A lot of people went out to see the movies with some
doing better than others, an unexpected surprise here and there, a flop and one
The battle for first place was between The Hobbit, Disney’s Frozen and Anchorman 2, and they wound up in that exact
order, with Hobbit doing almost $30 million over the weekend, Frozen with $28.8 million and Anchorman 2
with just over $20 million.
Martin Scorsese’s The
Wolf of Wall Street, which actually came very close to beating The Hobbit as the biggest grossing film on Christmas Day, did much better than even I
expected, with $34 million so far
since Xmas. A surprise, especially considering the film’s subject matter, its
hard R rating and the fact the film runs just a minute shy of three hours.
The film has so far gotten a reaction from people split right down the middle, between those who absolutely love it (like me – possibly my favorite film of 2013) and who those who hate it, calling it
self-indulgent, debauched and Scorsese simply recycling himself. We’ll have to
wait and see how the film will hold up over the next few weeks, but it’s no
doubt certain to do well overseas, considering both Scorsese and DeCaprio are big
draws in foreign territories.
Hustle is the third b.o. hit in a row for writer/director David O. Russell, with over $60 million so far, and Saving Mr. Banks improved sharply, opening
in more theaters with $14 million
for a $37.8 million so far. Ben Stiller’s remake of The Secret Life of Walter Mitty has made a
respectable $25 million to date,
coming in at 6th place.
One surprise is that A
Madea Christmas actually held on pretty solidly, dropping off only 11% compared to the previous week’s 50% drop off.
The big flop this Xmas holiday was the De Niro/Stallone/Kevin Hart comedy Grudge Match which pulled in $13.4 million,
much less than anticipated. After some very positive test screenings, Warners
was convinced they had a big hit on their hands and pushed up the film’s original
release date, from early 2014 to the Xmas holiday. Obviously it was a bad move.
And the Bollywood film I profiled last Sunday, Dhoom 3, continues to be a huge
worldwide hit – the third biggest grossing Bollywood film to date making, so far, $58 million, and it’s still scheduled to open in other foreign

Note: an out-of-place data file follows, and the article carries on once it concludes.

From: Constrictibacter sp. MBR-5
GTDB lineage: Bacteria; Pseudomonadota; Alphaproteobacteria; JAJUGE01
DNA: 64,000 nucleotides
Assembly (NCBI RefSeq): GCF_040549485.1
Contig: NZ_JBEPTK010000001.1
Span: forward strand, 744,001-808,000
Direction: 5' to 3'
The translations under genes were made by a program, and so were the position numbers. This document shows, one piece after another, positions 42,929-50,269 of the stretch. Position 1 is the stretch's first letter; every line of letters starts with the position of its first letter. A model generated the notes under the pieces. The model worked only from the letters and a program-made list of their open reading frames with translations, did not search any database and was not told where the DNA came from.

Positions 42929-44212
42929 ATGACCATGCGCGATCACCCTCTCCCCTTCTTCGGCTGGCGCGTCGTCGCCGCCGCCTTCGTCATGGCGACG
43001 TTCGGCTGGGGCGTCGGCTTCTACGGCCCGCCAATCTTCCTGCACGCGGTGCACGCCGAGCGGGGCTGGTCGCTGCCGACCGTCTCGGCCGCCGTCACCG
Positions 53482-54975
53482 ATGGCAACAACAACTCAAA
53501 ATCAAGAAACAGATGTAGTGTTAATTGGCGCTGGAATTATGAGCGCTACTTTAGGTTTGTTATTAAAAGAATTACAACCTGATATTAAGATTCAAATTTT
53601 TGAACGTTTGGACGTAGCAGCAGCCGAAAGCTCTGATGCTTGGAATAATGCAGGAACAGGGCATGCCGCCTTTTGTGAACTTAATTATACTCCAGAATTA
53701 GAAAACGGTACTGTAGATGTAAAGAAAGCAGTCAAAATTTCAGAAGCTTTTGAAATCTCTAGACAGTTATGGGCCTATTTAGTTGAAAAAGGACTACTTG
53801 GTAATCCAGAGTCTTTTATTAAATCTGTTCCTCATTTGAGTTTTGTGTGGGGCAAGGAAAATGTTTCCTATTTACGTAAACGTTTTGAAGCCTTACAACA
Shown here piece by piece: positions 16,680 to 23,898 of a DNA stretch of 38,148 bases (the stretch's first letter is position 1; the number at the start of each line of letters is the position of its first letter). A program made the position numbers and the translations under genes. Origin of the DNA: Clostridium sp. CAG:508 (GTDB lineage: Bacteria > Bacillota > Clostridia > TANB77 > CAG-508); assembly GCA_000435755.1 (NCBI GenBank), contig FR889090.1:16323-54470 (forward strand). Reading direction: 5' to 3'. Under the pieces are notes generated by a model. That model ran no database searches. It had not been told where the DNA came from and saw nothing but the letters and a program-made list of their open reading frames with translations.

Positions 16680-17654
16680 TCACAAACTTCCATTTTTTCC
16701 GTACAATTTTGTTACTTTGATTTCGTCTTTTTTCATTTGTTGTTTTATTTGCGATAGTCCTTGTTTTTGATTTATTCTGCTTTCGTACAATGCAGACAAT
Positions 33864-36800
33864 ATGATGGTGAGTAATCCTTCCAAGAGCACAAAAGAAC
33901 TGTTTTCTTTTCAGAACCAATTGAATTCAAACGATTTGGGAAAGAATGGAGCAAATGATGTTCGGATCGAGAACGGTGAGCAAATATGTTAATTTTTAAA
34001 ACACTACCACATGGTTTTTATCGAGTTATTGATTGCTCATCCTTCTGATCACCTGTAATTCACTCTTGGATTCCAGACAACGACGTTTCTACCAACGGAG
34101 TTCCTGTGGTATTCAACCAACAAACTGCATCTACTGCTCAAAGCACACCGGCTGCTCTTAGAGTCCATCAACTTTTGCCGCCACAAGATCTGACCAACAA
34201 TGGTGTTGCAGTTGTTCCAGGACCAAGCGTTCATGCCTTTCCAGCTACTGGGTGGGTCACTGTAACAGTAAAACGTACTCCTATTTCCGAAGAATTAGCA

territories including Maldives, Rwanda,
Egypt, Germany, Peru, Romania, Japan, Russia, Ukraine, Belarus, Kazakhstan
(For the record the biggest worldwide Bollywood hit to
date is 2013’s action comedy film Chennai
Express, which grossed $60 million
worldwide – $11 million of that in
the U.S. – a figure that Dhoom 3 will far and away surpass, making it the biggest grossing Bollywood film ever.
One very mild surprise was the $20 million weekend gross for 47
Ronin which was expected to do half that number. But that’s not enough to
help the film becoming a huge bust at the box office.
The film, which was originally scheduled to come out in November 2012, went through endless rewrites
and reshoots after the studio saw the original finished product and wasn’t
happy at all.
In fact, there were so many delays and postponements during the reshoots that the film’s promoted star (actually supporting player) Keanu Reeves actually had time to direct and star in another film, The Man from Tai-Chi, which was released a few months ago.
Most of the failure fell on the shoulders of Russian director Carl Rinsch, who previously had only a three short films to his
credit and yet Universal thought he
was qualified enough to direct the huge samurai project originally
budgeted at $175 million which later
ballooned to $225 million after all was
said and done. And the studio knew they had a loser on their hands since there
were no advance screenings for the media. The first time I can
remember when any film with that large a budget was not screened for the media
Based on the famous Japanese legend Chūshingura, about a group of renegade samurai on a mission to avenge
the death of their master, and which has been the subject of numerous previous Japanese
films since silent era, and numerous TV versions, the studio thought there was a
market for an oversaturated CGI’d version that veered from the story and with
the added character of a half English/half Japanese ex-slave played by Reeves who is, of course, not in
the original story.
Still Universal took the rare step, publicly
declaring the film a box office bust, and wrote it off the books as a
financial loss just the day after the
Xmas opening day numbers came out.
Their decision to do that was also influenced by the fact
that the film completely tanked in Japan (where they thought the film would do
solid business) a few weeks ago. As a result, 47 Ronin is being
called the biggest final flop of 2013, already an extraordinary year of huge
financial flops such as The Lone Ranger,
Ender’s Game, The Fifth Estate, R.I.P.D, among several others.
If you really want to see a film version of the legend, check out
director Kon Ichikawa’s 1994 version,
or Takashi Miike’s awesome 47 Ronin-inspired 2010 13 Assassins.
Long Walk To Freedom has earned $4,731,000 on just 970
screens, and 12 Years A Slave is now
at $37.8 million to date, and I’m
still projecting a final gross of $46-50
million for the film.